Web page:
Primacy of performance : superman not superathlete

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Bibliographic Details
Title translated into German:Vorrang der Leistung : Supermann nicht Superathlet
Author:Hoberman, John Milton
Published in:The international journal of the history of sport
Published:16 (1999), 2 (Shaping The Superman), S. 69-85, Lit.
Format: Publications (Database SPOLIT)
Publication Type: Journal article
Media type: Print resource Electronic resource (online)
Language:English
ISSN:0952-3367, 1743-9035
Keywords:
Online Access:
Identification number:PU199912408302
Source:BISp

Author's abstract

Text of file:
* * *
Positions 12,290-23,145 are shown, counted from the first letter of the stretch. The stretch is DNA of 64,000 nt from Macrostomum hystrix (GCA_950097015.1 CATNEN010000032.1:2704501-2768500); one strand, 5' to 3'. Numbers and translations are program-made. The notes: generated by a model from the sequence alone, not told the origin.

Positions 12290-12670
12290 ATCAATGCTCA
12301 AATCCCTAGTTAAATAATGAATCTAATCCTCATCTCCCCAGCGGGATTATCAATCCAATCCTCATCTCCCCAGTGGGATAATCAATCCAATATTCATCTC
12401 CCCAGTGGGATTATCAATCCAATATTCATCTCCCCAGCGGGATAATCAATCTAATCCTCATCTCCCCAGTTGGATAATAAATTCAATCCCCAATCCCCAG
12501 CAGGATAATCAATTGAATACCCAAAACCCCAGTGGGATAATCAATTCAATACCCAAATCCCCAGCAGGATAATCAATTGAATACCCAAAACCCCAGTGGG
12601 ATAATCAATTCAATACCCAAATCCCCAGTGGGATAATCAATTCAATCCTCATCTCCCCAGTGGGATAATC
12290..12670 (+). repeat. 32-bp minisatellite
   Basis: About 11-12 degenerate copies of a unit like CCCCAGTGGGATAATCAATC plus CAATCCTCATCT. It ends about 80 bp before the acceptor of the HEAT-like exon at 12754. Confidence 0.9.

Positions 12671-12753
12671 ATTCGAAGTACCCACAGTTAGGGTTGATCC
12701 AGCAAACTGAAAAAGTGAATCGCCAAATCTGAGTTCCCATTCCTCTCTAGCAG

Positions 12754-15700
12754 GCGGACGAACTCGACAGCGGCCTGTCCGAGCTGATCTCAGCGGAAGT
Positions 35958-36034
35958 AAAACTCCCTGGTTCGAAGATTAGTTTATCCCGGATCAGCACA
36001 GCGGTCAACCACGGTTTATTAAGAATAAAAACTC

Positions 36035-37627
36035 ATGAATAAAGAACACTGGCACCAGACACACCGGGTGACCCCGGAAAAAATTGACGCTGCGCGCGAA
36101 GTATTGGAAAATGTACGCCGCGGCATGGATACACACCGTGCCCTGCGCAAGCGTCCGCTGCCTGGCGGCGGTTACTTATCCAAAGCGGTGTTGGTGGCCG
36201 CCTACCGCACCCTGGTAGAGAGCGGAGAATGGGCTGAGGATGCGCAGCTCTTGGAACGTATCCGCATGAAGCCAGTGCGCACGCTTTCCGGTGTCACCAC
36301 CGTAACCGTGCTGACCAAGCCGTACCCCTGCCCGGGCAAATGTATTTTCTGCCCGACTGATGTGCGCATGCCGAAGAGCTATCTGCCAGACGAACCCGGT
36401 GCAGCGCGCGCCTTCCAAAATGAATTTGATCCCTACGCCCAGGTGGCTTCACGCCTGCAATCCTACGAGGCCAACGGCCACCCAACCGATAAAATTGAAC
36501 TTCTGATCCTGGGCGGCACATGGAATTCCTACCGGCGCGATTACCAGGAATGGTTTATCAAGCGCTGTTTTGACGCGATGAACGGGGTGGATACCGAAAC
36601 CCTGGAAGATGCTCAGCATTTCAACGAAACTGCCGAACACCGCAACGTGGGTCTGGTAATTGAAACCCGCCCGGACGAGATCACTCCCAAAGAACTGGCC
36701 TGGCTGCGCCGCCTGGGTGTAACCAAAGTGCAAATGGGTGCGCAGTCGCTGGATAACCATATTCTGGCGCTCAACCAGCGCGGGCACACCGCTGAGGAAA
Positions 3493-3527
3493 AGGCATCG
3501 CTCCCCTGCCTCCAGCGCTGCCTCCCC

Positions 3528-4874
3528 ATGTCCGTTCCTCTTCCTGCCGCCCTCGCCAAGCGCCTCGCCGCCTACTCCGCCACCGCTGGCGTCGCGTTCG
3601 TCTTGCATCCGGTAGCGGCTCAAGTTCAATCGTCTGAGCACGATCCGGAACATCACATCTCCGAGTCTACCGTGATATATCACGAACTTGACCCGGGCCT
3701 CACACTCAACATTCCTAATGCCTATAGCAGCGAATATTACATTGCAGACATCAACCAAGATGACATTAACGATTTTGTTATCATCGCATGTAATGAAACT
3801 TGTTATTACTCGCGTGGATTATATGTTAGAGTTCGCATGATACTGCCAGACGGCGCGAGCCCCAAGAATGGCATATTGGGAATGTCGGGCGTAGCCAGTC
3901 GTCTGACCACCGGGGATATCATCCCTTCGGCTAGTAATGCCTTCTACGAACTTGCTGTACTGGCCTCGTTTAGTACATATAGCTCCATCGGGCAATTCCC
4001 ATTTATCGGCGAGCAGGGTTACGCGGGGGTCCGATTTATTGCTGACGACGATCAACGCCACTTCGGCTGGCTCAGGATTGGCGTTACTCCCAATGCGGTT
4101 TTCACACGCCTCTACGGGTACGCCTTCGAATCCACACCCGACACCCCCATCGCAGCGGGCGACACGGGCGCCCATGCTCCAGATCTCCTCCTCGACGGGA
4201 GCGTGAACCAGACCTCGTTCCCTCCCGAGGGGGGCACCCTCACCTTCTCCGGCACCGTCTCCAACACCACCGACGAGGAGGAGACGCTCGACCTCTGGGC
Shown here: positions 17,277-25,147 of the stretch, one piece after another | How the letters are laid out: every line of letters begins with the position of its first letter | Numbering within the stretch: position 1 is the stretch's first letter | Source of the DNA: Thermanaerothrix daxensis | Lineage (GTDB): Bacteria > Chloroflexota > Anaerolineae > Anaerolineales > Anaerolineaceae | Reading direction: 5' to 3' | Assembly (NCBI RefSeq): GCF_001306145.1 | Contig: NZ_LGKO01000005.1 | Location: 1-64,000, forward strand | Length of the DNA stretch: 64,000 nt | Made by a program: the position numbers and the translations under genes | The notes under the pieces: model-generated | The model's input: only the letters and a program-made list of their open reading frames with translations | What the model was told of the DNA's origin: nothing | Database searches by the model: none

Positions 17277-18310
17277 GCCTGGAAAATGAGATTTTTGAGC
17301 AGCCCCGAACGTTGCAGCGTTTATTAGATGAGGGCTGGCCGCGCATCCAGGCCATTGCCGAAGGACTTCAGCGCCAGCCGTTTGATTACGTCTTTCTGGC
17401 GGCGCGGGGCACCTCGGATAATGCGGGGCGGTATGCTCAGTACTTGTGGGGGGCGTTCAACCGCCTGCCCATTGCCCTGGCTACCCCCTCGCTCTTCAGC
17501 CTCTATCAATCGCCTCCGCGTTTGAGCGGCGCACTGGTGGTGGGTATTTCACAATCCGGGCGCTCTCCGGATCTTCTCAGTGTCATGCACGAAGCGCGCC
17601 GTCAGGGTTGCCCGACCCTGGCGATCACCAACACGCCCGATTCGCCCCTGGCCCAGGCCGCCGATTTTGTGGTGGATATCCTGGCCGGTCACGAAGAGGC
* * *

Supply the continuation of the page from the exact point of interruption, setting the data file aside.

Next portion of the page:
Although Nazi ideologues saw the well-muscled male body as a symbol of racial vigor they did not include the high-performance athlete in the pantheon of genuine Nazi heroes. First, the elite athlete was not directly relevant to economic productivity. Second, the collectivistic ethos of this totalitarian society discouraged the exhaltation of elite athletes except as they reflected indirectly the greater glory of the state. Third, Nazi racial doctrine conceded certain kinds of physical superiority to black athletes, thereby diminishing the importance of this type of human performance in the eyes of convinced racists. Most importantly, the Nazi regarded the warrior as the primary and incomparable male hero and saw athletes as deficient versions of the men who made war on behalf of the Fatherland. Verf,-Referat